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COVID-19 vaccines work well, but household transmission risk higher with Delta

TORONTO — Fully vaccinated individuals who experience breakthrough infections of the highly transmissible and globally dominant Delta variant can still spread the virus to vaccinated household members, though at lower rates than those who are unvaccinated, a new British study suggests.

The latest findings published in The Lancet Infectious Diseases this week show that while COVID-19 vaccines do lower risks of infection, there is still a 25 per cent chance, or one in four risk, of catching the Delta variant from a vaccinated person living in the same household. The risk of transmission to an unvaccinated household member is close to 40 per cent.

Experts told CTVNews.ca that as vaccination rates increase, so will the number of breakthrough cases, simply because there are fewer unvaccinated people. In addition, many breakthrough cases are asymptomatic and would otherwise go unnoticed. But the rate of hospitalizations and deaths remain considerably higher among unvaccinated people than those who have had both shots.

Previous studies have already established that vaccines help prevent serious illness and death, but research suggests they may be less effective against the Delta variant.

One major U.K. study published in August that looked at the effectiveness of the Pfizer-BioNTech and AstraZeneca shots, the vaccines included in The Lancet study, showed that they remained effective against the Delta variant at 88 per cent with Pfizer (down from almost 94 per cent with the Alpha variant) and 67 per cent (down from 74.5 per cent) with the AstraZeneca version. Studies have also shown that while their effectiveness against Delta-driven hospitalizations also fell, they remained high overall.

The Lacet study, led by Imperial College London and the U.K. Health Security Agency, also showed that while fully vaccinated individuals recovered from infection more quickly than those who did not get any shots, the amount of the SARS-CoV-2 virus found in both groups were similar at their peaks. This could explain why vaccinated individuals can still transmit the virus in close quarters, researchers said.

“Vaccines are critical to controlling the pandemic … However, our findings show that vaccination alone is not enough to prevent people from being infected with the delta variant and spreading it in household settings,” said co-author Ajit Lalvani, a professor with Imperial College London, in a statement.

“The ongoing transmission we are seeing between vaccinated people makes it essential for unvaccinated people to get vaccinated to protect themselves from acquiring infection and severe COVID-19, especially as more people will be spending time inside in close proximity during the winter months.”

Household transmission is known as a dominant source of infection spread, but the Lancet study is among the few so far that sheds light on the Delta variant and how vaccinated individuals who are asymptomatic or only mildly sick can still contract the virus and pass it on.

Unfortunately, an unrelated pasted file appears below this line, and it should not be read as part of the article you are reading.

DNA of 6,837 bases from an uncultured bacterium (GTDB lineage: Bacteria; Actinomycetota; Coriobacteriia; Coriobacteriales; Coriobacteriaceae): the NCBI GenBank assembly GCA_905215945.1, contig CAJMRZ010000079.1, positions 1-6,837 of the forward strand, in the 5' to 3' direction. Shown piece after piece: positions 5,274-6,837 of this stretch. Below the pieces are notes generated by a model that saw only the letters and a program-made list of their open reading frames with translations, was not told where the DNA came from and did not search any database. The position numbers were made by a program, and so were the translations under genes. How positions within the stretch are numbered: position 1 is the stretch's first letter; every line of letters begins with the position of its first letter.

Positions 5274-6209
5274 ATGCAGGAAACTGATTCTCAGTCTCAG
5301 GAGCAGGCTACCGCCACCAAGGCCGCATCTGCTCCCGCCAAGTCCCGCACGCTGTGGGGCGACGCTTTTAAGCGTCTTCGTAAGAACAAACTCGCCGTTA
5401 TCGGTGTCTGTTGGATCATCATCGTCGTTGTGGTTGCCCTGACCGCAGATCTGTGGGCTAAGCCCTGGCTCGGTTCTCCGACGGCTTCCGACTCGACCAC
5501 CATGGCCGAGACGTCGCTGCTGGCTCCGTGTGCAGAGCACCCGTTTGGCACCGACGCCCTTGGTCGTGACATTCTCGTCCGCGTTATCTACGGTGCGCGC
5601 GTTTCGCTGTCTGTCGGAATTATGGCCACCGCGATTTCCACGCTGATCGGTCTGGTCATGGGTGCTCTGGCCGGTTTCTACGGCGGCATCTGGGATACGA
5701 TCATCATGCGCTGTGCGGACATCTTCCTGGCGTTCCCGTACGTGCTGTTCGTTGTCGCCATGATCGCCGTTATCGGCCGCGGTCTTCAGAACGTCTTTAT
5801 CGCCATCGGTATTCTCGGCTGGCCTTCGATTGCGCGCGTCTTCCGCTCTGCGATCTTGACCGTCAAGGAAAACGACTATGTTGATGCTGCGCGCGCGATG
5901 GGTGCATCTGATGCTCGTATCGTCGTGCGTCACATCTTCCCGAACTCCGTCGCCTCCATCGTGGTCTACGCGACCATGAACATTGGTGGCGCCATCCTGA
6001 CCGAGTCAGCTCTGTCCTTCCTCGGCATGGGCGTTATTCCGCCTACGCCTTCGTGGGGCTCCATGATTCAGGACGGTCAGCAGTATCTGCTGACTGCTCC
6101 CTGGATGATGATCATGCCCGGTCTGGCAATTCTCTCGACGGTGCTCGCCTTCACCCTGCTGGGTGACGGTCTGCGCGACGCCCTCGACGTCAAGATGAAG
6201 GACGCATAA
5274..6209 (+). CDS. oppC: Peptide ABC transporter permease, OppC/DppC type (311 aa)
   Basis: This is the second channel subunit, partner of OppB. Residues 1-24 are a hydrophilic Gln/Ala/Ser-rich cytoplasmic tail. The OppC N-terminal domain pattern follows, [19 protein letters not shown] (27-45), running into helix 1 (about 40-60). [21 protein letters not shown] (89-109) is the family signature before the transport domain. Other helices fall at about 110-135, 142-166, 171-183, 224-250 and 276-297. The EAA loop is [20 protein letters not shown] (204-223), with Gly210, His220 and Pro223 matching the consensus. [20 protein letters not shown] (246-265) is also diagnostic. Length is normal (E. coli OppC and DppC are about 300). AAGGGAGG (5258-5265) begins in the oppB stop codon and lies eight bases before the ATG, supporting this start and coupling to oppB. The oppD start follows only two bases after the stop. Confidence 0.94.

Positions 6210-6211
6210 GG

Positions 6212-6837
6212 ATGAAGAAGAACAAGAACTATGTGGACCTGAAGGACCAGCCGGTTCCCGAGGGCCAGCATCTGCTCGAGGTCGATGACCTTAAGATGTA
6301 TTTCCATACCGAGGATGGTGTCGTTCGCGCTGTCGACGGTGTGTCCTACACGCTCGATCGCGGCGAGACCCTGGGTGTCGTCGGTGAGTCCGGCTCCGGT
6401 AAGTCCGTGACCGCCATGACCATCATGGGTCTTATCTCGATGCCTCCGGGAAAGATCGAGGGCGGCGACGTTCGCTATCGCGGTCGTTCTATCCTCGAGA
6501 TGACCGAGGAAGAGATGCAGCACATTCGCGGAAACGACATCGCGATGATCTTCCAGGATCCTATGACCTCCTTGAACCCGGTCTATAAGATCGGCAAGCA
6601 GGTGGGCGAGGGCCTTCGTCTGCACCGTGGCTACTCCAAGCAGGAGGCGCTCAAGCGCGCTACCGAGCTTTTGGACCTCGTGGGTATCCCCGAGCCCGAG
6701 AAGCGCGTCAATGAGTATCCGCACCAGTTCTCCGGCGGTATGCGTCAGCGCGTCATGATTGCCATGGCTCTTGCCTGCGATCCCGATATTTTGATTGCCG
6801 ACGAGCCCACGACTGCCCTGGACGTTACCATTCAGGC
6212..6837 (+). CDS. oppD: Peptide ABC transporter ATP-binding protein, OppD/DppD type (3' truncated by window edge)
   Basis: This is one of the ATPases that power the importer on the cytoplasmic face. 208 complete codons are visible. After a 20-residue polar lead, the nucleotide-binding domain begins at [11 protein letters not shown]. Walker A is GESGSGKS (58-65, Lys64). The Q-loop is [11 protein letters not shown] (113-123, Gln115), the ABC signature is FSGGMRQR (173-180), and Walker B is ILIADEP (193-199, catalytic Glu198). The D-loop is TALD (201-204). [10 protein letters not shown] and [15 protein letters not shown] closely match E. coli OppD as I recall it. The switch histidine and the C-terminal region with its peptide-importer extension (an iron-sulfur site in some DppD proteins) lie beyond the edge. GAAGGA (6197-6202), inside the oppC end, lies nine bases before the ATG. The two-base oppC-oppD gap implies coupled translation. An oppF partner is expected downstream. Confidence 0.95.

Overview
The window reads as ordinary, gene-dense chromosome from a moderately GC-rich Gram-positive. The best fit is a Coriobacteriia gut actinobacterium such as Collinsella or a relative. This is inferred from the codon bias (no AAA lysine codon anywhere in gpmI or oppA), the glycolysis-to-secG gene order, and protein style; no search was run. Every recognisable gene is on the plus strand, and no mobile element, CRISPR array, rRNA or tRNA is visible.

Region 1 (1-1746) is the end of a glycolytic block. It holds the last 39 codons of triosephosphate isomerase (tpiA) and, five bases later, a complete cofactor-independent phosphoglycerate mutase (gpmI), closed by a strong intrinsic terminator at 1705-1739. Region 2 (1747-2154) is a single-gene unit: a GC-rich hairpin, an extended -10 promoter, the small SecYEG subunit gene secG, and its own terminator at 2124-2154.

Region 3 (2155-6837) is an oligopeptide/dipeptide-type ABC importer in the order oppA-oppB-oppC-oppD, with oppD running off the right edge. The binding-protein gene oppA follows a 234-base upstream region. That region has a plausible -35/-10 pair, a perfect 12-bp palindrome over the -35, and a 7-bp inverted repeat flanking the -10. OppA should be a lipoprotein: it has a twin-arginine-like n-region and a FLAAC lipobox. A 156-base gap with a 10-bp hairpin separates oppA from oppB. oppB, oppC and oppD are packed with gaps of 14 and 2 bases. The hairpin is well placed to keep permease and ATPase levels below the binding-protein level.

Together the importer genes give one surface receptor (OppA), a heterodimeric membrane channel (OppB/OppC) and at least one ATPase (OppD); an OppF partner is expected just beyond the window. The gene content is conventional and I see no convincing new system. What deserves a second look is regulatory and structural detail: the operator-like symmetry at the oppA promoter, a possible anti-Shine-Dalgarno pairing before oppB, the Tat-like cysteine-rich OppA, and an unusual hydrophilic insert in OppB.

The study recruited 621 individuals between September 2020 and September 2021 for two studies, one on the Alpha variant and pre-Alpha cases, and one on the Delta. Participants were swabbed daily for up to 20 days, providing a total of 8,145 upper respiratory tract samples.

Seventy-one participants had the Delta variant and were mildly sick or showed no symptoms. Scientists tracked 205 household contacts for the Delta cohort through daily polymerase chain reaction (PCR) testing. Sixty-two per cent, or 126 contacts, were fully vaccinated, 19 per cent, or 39 individuals, had received one dose, and 19 per cent, or 40 individuals, were unvaccinated.

Ultimately, 31 out of the 126 fully vaccinated household contacts, or 25 per cent, were infected with the Delta variant, while 15 out of the 40 unvaccinated contacts, or 38 per cent, became infected. The median length time since vaccination for those who were infected was 101 days. For uninfected contacts, it was 64 days, which suggests waning protection and increased risk of infection after about three months, researchers said, findings that bolster evidence that booster shots will be necessary.

“This finding is consistent with the known protective effect of COVID-19 vaccination against infection. Notwithstanding, these findings indicate continued risk of infection in household contacts despite vaccination,” the authors wrote in the paper, noting that their findings of the secondary attack rate was higher than studies conducted before the Delta variant emerged.

The PCR tests also measured the amount of virus present, known as viral load, in the samples. Results found that the viral load fell most quickly among those who are vaccinated compared with those who were unvaccinated, results that are in line with other studies. However, at its peak, the amount of virus present in vaccinated and unvaccinated individuals were comparable.

“Our findings provide important insights into the effect of vaccination in the face of new variants, and specifically, why the delta variant is continuing to cause high COVID-19 case numbers around the world, even in countries with high vaccination rates,” lead author Dr. Anika Singanayagam with Imperial College London said in a statement.

“Continued public health and social measures to curb transmission thus remain important, even in vaccinated individuals.” 

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